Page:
VA secretary pays tribute to WWII Alaska Native militia

VA secretary pays tribute to WWII Alaska Native militia

Secretary of Veterans Affairs Robert McDonald paid tribute Wednesday to those who served in the Alaska Territorial Guard during World War II.

McDonald addressed seven surviving members of the largely Native citizens militia during a ceremony in the northwest Alaska town of Kotzebue.

Representatives of the event say the veterans attending the ceremony came from Kotzebue and three Alaska Native villages.

He presented them with Department of Veterans Affairs “challenge coins.” McDonald said the coins are a military tradition to present to soldiers for deeds well done.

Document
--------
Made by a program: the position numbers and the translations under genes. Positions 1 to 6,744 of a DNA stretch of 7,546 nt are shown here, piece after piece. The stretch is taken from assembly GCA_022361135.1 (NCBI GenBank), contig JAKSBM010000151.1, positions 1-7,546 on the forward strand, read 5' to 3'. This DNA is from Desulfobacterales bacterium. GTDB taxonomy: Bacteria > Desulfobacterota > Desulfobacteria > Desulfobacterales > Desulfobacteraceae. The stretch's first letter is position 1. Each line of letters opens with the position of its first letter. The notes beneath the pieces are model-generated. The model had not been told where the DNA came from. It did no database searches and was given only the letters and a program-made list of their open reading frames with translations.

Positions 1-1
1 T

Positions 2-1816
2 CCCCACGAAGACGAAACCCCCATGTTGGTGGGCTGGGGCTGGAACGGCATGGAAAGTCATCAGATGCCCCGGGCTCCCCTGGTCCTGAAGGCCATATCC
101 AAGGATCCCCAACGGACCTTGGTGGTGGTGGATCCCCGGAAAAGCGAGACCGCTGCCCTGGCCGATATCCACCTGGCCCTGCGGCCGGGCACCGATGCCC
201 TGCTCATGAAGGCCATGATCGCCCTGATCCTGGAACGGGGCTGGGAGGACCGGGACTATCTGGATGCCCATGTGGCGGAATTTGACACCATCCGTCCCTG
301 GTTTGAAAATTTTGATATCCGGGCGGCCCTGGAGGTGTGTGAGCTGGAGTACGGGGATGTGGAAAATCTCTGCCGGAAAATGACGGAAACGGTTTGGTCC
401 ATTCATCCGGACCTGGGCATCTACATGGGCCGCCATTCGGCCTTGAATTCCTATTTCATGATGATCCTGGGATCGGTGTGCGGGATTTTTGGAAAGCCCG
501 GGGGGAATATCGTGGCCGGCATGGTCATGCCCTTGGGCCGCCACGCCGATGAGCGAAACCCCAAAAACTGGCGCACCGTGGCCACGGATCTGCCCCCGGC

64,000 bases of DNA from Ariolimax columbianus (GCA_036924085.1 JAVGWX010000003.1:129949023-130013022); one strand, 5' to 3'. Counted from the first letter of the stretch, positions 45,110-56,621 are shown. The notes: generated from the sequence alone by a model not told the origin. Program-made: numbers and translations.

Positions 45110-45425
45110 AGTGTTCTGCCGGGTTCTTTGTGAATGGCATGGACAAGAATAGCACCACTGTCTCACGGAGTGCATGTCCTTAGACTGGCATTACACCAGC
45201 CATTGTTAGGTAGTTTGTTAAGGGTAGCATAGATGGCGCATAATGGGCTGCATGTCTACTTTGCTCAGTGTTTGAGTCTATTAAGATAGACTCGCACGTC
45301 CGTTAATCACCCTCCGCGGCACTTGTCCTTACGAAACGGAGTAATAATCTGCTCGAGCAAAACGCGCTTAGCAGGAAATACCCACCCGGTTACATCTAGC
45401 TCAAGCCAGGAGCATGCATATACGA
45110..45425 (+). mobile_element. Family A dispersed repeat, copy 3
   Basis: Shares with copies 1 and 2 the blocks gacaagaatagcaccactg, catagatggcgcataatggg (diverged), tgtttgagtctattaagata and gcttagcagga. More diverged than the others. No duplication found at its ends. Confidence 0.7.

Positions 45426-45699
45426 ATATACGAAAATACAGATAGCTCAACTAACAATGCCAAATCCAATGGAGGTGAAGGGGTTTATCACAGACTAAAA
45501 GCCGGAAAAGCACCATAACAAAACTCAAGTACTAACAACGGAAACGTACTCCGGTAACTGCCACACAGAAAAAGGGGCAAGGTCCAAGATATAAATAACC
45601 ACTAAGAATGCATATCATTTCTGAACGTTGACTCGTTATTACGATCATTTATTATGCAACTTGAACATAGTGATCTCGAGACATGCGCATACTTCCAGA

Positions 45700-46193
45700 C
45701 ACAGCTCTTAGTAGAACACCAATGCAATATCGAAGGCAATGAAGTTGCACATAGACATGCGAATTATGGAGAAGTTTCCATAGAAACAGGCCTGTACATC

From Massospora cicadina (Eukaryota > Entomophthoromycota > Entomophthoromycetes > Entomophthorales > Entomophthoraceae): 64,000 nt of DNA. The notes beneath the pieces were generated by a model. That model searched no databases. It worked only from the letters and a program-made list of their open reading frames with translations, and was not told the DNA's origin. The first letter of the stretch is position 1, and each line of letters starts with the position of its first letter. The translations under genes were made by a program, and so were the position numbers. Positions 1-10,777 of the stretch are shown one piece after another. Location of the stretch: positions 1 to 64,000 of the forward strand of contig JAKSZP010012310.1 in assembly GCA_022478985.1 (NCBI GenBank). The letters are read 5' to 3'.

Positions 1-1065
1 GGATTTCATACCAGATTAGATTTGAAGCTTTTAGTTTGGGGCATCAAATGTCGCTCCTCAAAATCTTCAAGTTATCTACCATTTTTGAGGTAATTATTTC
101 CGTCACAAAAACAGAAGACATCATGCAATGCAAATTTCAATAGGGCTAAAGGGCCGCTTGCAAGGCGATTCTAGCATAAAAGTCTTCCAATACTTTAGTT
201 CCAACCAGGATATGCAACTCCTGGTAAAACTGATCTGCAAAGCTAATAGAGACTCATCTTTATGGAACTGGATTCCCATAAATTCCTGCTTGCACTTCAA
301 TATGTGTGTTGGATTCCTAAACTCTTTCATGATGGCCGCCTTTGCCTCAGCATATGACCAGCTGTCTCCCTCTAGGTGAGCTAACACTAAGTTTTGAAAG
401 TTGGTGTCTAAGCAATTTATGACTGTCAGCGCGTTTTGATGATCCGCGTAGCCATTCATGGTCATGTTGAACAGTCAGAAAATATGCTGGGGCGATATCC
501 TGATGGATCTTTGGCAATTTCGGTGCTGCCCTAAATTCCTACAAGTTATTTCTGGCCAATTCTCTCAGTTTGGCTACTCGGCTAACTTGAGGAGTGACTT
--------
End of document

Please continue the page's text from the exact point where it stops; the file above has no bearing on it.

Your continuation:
“This is my way of recognizing every one of the ATG members, thanking them for their service to our country,” he said.

Alaska was still 17 years away from statehood when the 6,400-member militia was formed in 1942 to defend the vast territory from the threat of Japanese invasion.

The unit was activated after Japan’s attack on Pearl Harbor and points along Alaska’s Aleutian Islands. The volunteer militia members, nicknamed Uncle Sam’s Men and Eskimo Scouts, stepped in to watch over the 586,000-square-mile territory, which was vulnerable to further attack with the Alaska National Guard already pressed into federal service.

See Full Story at PRNewsWire

 

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